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abstract = "Purpose: Infusion of interleukin-12 (IL12) can mediate antitumor immunity in animal models, yet its systemic administration to patients with cancer results in minimal efficacy and severe toxicity. Here, we evaluated the antitumor activity of adoptively transferred human tumor-infiltrating lymphocytes (TILs) genetically engineered to secrete single-chain IL12 selectively at the tumor site. Experimental Design: Thirty-three patients with metastatic melanoma were treated in a cell dose escalation trial of autologous TILs transduced with a gene encoding a single-chain IL12 driven by a nuclear factor of the activated T cells promoter (NFAT. IL12). No IL2 was administered. Results: The administration of 0.001 to 0.1 × 109 NFAT.IL12 transduced TILs to 17 patients resulted in a single, objective response (5.9{\%}). However, at doses between 0.3 and 3 × 109 cells, 10 of 16 patients (63{\%}) exhibited objective clinical responses. The responses tended to be short, and the administered IL12-producing cells rarely persisted at 1 month. Increasing cell doses were associated with high serum levels of IL12 and IFNg as well as clinical toxicities, including liver dysfunction, high fevers, and sporadic life-threatening hemodynamic instability. Conclusions: In this first-in-man trial, administration of TILs transduced with an inducible IL12 gene mediated tumor responses in the absence of IL2 administration using cell doses 10- to 100- fold lower than conventional TILs. However, due to toxicities, likely attributable to the secreted IL12, further refinement will be necessary before this approach can be safely used in the treatment of cancer patients.",
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T1 - Tumor-infiltrating lymphocytes genetically engineered with an inducible gene encoding interleukin-12 for the immunotherapy of metastatic melanoma

AU - Zhang, Ling

AU - Morgan, Richard A.

AU - Beane, Joal D.

AU - Zheng, Zhili

AU - Dudley, Mark E.

AU - Kassim, Sadik H.

AU - Nahvi, Azam V.

AU - Ngo, Lien T.

AU - Sherry, Richard M.

AU - Phan, Giao Q.

AU - Hughes, Marybeth S.

AU - Kammula, Udai S.

AU - Feldman, Steven A.

AU - Toomey, Mary Ann

AU - Kerkar, Sid P.

AU - Restifo, Nicholas P.

AU - Yang, James C.

AU - Rosenberg, Steven A.

PY - 2015/5/15

Y1 - 2015/5/15

N2 - Purpose: Infusion of interleukin-12 (IL12) can mediate antitumor immunity in animal models, yet its systemic administration to patients with cancer results in minimal efficacy and severe toxicity. Here, we evaluated the antitumor activity of adoptively transferred human tumor-infiltrating lymphocytes (TILs) genetically engineered to secrete single-chain IL12 selectively at the tumor site. Experimental Design: Thirty-three patients with metastatic melanoma were treated in a cell dose escalation trial of autologous TILs transduced with a gene encoding a single-chain IL12 driven by a nuclear factor of the activated T cells promoter (NFAT. IL12). No IL2 was administered. Results: The administration of 0.001 to 0.1 × 109 NFAT.IL12 transduced TILs to 17 patients resulted in a single, objective response (5.9%). However, at doses between 0.3 and 3 × 109 cells, 10 of 16 patients (63%) exhibited objective clinical responses. The responses tended to be short, and the administered IL12-producing cells rarely persisted at 1 month. Increasing cell doses were associated with high serum levels of IL12 and IFNg as well as clinical toxicities, including liver dysfunction, high fevers, and sporadic life-threatening hemodynamic instability. Conclusions: In this first-in-man trial, administration of TILs transduced with an inducible IL12 gene mediated tumor responses in the absence of IL2 administration using cell doses 10- to 100- fold lower than conventional TILs. However, due to toxicities, likely attributable to the secreted IL12, further refinement will be necessary before this approach can be safely used in the treatment of cancer patients.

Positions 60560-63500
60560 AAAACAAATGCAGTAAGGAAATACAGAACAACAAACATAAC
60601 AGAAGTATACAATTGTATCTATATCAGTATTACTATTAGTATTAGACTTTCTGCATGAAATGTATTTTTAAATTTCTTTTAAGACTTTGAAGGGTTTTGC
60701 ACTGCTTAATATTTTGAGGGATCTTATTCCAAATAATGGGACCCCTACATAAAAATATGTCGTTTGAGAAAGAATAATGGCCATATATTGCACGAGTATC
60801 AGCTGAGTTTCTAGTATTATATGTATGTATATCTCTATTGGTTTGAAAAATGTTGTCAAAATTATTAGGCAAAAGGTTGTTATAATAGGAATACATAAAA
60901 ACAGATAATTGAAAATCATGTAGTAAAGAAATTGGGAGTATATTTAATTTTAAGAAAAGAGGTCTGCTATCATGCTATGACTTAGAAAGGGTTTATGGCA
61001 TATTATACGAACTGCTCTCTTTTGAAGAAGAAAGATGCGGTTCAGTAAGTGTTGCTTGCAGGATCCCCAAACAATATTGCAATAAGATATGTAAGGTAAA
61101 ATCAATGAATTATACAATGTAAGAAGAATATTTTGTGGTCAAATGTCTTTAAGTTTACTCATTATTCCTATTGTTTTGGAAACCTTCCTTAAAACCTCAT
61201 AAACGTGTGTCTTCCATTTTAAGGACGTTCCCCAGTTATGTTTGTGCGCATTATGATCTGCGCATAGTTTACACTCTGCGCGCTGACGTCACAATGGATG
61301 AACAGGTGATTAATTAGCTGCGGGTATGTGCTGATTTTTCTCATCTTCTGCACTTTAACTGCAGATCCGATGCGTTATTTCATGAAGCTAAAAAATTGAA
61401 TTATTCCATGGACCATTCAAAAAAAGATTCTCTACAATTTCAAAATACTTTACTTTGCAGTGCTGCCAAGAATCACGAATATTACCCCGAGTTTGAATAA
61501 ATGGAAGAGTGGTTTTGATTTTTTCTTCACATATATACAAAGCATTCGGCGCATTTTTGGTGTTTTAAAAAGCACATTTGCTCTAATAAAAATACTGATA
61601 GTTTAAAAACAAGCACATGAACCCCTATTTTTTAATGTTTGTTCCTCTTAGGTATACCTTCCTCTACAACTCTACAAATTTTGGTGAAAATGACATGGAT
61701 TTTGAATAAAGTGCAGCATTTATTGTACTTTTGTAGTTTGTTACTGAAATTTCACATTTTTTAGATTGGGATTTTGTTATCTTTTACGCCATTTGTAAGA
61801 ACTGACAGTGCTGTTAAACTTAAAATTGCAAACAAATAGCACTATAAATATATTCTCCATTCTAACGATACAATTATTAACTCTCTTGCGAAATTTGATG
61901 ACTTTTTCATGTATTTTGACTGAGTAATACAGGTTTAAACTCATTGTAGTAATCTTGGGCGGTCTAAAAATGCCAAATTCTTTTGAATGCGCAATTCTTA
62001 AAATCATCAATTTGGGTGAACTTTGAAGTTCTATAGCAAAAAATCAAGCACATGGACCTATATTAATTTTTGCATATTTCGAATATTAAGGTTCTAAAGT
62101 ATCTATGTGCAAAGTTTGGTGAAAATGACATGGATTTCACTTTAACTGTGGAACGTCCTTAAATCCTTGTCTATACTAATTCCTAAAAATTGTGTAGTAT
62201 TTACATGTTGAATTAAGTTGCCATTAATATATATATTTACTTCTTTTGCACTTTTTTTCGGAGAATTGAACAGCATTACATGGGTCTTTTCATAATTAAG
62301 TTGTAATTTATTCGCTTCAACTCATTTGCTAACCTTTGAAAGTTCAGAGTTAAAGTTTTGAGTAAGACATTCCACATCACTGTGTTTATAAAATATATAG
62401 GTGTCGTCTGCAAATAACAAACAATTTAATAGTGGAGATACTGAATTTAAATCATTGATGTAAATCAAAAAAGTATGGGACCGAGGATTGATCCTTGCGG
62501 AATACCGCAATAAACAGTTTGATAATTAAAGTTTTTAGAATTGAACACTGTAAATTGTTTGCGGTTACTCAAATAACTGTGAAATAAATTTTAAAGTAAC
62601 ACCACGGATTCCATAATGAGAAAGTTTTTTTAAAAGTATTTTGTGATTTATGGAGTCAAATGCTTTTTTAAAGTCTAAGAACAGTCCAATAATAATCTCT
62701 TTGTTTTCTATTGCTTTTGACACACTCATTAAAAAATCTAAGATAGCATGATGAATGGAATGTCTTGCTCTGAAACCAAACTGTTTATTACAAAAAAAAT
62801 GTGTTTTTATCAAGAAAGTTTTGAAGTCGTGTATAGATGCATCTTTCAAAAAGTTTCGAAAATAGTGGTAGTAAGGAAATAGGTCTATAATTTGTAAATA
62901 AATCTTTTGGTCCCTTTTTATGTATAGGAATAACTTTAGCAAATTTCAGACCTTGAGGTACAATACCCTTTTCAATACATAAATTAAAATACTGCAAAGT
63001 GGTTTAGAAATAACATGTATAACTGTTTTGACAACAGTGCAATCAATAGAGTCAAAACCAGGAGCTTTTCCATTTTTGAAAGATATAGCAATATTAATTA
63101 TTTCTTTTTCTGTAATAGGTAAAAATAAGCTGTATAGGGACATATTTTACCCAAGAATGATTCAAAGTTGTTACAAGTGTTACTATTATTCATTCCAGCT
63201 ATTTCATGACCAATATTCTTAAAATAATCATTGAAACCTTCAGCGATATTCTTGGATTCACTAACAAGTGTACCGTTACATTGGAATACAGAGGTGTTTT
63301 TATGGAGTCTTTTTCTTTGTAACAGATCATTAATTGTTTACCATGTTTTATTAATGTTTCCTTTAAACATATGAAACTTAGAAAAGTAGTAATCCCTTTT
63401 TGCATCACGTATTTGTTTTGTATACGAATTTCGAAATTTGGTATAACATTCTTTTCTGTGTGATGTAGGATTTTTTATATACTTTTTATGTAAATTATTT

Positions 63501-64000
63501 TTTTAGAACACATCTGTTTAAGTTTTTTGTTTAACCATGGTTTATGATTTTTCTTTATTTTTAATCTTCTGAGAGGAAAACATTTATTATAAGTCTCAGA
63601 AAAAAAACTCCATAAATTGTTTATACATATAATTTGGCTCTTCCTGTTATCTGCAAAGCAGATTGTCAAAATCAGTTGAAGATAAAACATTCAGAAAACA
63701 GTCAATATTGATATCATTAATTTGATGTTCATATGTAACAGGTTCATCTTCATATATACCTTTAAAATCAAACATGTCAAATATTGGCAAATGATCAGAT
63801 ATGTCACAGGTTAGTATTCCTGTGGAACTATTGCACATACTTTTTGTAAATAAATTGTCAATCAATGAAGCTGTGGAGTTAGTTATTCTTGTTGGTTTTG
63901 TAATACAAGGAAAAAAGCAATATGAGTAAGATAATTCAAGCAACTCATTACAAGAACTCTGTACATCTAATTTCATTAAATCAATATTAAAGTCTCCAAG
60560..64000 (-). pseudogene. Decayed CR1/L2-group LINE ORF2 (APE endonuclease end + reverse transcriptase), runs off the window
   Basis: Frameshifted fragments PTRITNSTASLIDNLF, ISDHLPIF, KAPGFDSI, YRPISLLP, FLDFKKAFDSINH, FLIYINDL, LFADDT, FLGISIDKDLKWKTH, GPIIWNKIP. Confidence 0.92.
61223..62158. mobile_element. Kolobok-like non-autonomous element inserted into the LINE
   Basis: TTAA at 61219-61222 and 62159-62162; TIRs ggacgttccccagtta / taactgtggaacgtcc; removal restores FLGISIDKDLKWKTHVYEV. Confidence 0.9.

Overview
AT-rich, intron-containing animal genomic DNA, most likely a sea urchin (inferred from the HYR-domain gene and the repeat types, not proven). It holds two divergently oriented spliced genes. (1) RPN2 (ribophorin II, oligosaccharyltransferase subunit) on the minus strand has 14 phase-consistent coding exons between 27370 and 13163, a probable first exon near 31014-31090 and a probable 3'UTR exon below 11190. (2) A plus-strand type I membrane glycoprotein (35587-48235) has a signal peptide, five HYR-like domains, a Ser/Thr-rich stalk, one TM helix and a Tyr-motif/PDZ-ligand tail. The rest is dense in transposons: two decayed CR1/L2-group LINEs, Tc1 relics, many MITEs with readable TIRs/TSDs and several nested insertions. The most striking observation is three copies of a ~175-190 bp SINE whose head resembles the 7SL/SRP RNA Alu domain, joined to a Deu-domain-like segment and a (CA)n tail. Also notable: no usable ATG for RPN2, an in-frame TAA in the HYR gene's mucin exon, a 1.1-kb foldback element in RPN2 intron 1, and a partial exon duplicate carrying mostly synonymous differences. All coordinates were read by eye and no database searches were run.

AB - Purpose: Infusion of interleukin-12 (IL12) can mediate antitumor immunity in animal models, yet its systemic administration to patients with cancer results in minimal efficacy and severe toxicity. Here, we evaluated the antitumor activity of adoptively transferred human tumor-infiltrating lymphocytes (TILs) genetically engineered to secrete single-chain IL12 selectively at the tumor site. Experimental Design: Thirty-three patients with metastatic melanoma were treated in a cell dose escalation trial of autologous TILs transduced with a gene encoding a single-chain IL12 driven by a nuclear factor of the activated T cells promoter (NFAT. IL12). No IL2 was administered. Results: The administration of 0.001 to 0.1 × 109 NFAT.IL12 transduced TILs to 17 patients resulted in a single, objective response (5.9%). However, at doses between 0.3 and 3 × 109 cells, 10 of 16 patients (63%) exhibited objective clinical responses. The responses tended to be short, and the administered IL12-producing cells rarely persisted at 1 month. Increasing cell doses were associated with high serum levels of IL12 and IFNg as well as clinical toxicities, including liver dysfunction, high fevers, and sporadic life-threatening hemodynamic instability. Conclusions: In this first-in-man trial, administration of TILs transduced with an inducible IL12 gene mediated tumor responses in the absence of IL2 administration using cell doses 10- to 100- fold lower than conventional TILs. However, due to toxicities, likely attributable to the secreted IL12, further refinement will be necessary before this approach can be safely used in the treatment of cancer patients.